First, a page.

That could be the result when a court in Iceland rules on the extradition case of Connie and Donald Hanes, who are wanted on a charge of felony custodial interference in Maricopa County. The Haneses are accused of taking Connie Hanes' granddaughter, 4-year-old Zenith Helton, away from her mother.
Last week, the Haneses' attorney in Iceland, Ragnar Arnason, submitted to an Icelandic court the federal Department of Justice report which found that inmates in Arpaio's jails suffer physical abuse, that such abuse is covered up, and that inmates are denied access to medical care and legal services.
Arnason argued before District Court Judge Ingibjorg Benediktsdottir that extraditing the Haneses to Maricopa County's jail would violate Iceland's humanitarian standards of inmate treatment.
Donald Hanes tells New Times that he and his wife plan to surrender to Maricopa County authorities even if Iceland decides not to forcibly send them, hoping, he says, that they will be allowed to post bail and avoid incarceration in Arpaio's jails until a trial can be held.
In January, the case was the talk of Iceland: The FBI had teamed up with Interpol to snatch Zenith from her preschool class and return her to her mother, Scottsdale resident Kelly Helton.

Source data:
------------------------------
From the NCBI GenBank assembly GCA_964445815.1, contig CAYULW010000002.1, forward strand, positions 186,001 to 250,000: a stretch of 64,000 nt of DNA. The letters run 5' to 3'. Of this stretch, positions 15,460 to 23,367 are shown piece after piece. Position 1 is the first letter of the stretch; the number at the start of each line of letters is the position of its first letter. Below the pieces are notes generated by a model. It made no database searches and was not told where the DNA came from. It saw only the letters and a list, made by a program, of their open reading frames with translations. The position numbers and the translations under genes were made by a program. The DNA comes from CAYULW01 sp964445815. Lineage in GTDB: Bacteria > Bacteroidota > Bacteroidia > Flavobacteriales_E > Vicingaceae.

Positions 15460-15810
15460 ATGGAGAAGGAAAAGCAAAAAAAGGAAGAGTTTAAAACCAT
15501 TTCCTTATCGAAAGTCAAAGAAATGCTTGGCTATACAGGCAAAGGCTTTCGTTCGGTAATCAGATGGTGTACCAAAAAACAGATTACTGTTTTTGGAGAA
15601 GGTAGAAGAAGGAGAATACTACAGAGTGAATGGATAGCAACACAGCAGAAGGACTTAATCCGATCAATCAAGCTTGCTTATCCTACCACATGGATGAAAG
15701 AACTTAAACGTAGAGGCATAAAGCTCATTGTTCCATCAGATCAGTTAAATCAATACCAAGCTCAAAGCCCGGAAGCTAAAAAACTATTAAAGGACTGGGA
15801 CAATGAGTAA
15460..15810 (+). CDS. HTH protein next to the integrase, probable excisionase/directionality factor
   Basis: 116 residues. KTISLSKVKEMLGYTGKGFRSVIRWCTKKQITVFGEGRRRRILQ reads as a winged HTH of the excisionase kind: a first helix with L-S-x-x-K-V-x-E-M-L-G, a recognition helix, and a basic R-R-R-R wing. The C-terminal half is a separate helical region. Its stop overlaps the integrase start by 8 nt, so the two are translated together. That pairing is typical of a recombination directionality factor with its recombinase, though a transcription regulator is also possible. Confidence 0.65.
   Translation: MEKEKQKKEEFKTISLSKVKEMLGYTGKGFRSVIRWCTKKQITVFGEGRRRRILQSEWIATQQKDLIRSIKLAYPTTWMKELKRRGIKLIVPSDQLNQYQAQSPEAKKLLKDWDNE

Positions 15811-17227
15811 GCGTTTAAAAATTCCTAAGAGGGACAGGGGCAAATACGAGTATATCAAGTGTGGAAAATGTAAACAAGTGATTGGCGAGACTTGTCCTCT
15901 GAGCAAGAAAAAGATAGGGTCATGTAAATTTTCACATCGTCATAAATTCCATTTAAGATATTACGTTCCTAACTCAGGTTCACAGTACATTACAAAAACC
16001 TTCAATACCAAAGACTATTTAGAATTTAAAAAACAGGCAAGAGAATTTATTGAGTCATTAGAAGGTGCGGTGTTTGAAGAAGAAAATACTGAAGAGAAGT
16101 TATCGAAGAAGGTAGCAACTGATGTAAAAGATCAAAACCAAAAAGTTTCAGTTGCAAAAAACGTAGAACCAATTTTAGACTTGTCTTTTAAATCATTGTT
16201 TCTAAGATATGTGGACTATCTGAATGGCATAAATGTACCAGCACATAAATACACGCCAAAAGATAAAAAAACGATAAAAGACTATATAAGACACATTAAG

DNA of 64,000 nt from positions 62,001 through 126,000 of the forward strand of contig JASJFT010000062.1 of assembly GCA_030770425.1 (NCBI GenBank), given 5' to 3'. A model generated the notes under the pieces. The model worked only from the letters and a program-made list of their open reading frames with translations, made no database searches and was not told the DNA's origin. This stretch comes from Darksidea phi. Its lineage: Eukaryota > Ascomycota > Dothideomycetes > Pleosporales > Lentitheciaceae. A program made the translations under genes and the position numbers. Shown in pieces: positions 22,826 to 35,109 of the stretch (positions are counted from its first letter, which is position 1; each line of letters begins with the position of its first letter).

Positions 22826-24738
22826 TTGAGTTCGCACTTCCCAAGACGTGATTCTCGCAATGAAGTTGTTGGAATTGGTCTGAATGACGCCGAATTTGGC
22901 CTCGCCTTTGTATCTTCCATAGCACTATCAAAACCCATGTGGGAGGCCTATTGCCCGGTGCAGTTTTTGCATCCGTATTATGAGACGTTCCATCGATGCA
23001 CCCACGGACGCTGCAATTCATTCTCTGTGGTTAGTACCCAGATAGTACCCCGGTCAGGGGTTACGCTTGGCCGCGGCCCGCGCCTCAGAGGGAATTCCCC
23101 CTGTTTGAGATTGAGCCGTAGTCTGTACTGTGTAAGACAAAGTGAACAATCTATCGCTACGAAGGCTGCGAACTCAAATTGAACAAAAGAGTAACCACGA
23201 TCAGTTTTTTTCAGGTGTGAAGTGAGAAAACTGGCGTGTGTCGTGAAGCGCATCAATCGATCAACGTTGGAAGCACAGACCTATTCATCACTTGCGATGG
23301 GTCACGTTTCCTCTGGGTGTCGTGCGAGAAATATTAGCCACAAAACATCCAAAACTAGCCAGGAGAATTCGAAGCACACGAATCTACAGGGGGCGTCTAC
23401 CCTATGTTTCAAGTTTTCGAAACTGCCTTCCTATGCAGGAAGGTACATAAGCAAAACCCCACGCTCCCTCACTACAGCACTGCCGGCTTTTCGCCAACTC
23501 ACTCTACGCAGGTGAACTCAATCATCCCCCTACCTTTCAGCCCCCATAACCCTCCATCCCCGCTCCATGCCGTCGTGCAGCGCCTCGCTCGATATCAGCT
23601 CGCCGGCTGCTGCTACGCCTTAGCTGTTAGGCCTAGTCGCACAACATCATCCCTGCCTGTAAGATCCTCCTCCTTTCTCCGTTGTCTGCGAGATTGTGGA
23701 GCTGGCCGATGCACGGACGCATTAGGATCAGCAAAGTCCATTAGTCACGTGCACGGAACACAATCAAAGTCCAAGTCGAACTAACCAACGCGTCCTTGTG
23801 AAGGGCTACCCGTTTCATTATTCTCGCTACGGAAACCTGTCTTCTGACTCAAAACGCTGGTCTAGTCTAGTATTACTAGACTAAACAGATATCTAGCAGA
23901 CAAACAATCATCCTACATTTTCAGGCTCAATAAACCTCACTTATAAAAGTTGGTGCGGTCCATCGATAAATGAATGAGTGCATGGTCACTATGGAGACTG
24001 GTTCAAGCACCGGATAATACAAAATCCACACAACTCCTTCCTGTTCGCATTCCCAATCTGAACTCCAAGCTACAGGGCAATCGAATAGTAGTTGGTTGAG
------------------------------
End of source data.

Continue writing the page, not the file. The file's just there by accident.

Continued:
Connie Hanes--who is Kelly Helton's mother and Zenith's grandmother--and her husband, Donald, had disappeared with Zenith in October 1995 after a visit with her. The Haneses had raised Zenith for the first two years of her life.
The return of Zenith to Kelly Helton was hailed by American news organizations as a triumph of American justice and a credit to two television shows that brought Kelly Helton's plight to the public's attention.
Back in Iceland, however, the press and government officials weren't so sure justice had been served. The FBI took Zenith back just days before Icelandic courts were scheduled to review a motion by the Haneses that Iceland should recognize their custody of Zenith.
Iceland's highest court later reprimanded officials from its Ministry of Justice for allowing Zenith to be snatched, and awarded the Haneses attorneys fees.
The Haneses say they want to surrender in a Phoenix courtroom and hope to avoid being put into chains upon immediately landing in an American airport. If Iceland decides not to extradite the couple, they will be in a better position to ask that they be allowed to surrender, explains Donald Hanes. To that end, they're appealing to Icelandic standards of prisoner treatment, as well as recognition that their case is complicated by the messiness of a domestic meltdown.